Renergen seeks greener grass on Australian Stock Exchange
The decision to list on the ASX was motivated by several advantages it would offer
SA alternative energy group Renergen plans to dual list on the Australian Stock Exchange (ASX) where it will unlock opportunities that are not available to it on the JSE.
The decision to list on the ASX was motivated by several advantages it would offer, said CEO Stefano Marani. SA will become the eighth country in the world to produce helium when Renergen commences production.
The company will be better covered by equities researchers who specialise in oil and gas stocks. As the only holder of onshore natural petroleum gas exploration rights in SA, the value proposition is not fully understood domestically.
“In SA, there are no comparables. We are pretty unique over here. It’s difficult for any analysts to take a position,” Marani said. But on the ASX, where there are hundreds of oil and gas stocks, “we would blend right in”, he said.
With the JSE, 90% of its market cap is comprised of companies valued at more than R5bn, whereas 84% of the ASX’s market cap comprises of companies under R5bn. In fact, 64% of the market cap of the Australian exchange sits in the companies under R1bn, said Marani.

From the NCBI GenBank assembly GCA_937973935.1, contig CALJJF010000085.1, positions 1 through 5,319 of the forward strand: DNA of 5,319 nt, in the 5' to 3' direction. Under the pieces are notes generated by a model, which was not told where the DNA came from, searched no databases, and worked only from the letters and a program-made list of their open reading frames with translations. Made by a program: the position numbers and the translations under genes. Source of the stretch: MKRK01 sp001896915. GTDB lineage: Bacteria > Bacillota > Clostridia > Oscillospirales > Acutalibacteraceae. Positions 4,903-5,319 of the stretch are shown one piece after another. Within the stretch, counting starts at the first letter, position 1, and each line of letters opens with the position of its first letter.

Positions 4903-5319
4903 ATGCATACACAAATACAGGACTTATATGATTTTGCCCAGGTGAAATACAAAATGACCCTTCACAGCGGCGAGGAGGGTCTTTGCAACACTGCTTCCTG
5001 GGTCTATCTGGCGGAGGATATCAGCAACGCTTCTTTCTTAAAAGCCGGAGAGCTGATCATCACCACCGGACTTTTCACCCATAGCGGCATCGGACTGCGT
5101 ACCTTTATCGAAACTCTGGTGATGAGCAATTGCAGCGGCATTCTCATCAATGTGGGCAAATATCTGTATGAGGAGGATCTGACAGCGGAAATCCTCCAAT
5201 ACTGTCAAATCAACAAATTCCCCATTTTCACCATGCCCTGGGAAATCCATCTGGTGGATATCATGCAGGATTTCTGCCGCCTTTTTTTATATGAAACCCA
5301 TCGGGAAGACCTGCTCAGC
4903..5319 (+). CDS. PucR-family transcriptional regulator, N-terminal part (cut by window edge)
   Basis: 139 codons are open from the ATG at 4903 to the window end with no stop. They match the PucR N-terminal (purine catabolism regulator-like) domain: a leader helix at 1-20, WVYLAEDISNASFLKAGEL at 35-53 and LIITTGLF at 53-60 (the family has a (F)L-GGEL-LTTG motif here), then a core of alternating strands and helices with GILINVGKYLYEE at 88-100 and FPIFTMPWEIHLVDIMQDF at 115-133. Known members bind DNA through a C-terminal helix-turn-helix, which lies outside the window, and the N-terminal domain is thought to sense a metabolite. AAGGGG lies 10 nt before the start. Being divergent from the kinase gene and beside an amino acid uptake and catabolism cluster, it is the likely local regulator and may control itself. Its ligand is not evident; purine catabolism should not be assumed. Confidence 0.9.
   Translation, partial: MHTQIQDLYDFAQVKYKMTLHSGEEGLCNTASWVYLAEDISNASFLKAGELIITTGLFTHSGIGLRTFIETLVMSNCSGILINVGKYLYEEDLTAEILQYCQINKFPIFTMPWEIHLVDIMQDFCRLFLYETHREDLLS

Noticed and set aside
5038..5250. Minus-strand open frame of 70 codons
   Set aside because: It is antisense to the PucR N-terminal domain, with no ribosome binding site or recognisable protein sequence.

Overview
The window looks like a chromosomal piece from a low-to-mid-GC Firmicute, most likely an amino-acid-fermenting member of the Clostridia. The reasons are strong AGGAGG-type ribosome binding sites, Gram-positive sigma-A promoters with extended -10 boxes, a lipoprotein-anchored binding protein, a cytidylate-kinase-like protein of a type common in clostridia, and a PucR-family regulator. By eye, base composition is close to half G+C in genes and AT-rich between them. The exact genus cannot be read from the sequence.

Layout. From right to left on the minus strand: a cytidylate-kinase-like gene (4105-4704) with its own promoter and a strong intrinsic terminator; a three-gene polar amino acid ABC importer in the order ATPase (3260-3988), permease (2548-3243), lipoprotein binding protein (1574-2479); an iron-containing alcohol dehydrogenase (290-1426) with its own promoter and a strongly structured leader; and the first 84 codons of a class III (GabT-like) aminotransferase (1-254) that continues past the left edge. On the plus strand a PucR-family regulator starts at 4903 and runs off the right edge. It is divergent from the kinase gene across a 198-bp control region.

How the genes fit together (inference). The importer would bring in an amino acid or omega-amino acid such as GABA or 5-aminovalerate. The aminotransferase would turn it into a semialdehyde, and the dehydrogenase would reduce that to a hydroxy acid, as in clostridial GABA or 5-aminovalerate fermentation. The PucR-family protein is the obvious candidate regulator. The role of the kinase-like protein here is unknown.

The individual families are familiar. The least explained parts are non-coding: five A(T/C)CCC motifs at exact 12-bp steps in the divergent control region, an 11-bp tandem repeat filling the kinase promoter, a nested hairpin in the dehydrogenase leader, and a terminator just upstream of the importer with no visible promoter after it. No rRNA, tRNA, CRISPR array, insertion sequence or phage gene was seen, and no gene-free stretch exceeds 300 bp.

This would place Renergen, with a R734m market valuation, firmly into mid-cap range on the ASX. Midcaps on the ASX are also incredibly liquid, which is in stark contrast to the case on the JSE.
In SA, investors have been scared to burn their fingers on Renergen, but in Australia the mentality is rather about getting in on the ground early, Marani said.
The listing on the ASX will be pursued upon the completion of the R125m rights issue, which is fully underwritten. The rights issue will raise the prerequisite funding Renergen needs in order to access a R218m loan facility from the Industrial Development Corporation (IDC) and to develop its Tetra4 project, a helium-rich gas field in the Free State, with an estimated 29-million kilograms of reserves.
Helium is critically important to the medical industry and is used for cooling in MRI machines. It is also needed for the manufacture of cellphones, televisions, fibre-optic cables, and is used in the cooling of nuclear power and to propel rockets into space. Helium is fetching a premium price too as US supply continues to run out.
Renergen’s project also holds an estimated 150-billion cubic feet of liquified natural gas (LNG) reserves, which is best suited for powering buses and other vehicles.
Earlier in 2018, Renergen signed an offtake agreement with Anheuser-Busch InBev for the supply of LNG to power its SA Breweries fleet of delivery trucks in Gauteng.
Correction: November 1 2018
An earlier version of this story stated that Renergen was the eighth-largest helium producer in the world. That has been changed to state that SA will become the eighth country in the world to produce helium when Renergen starts production.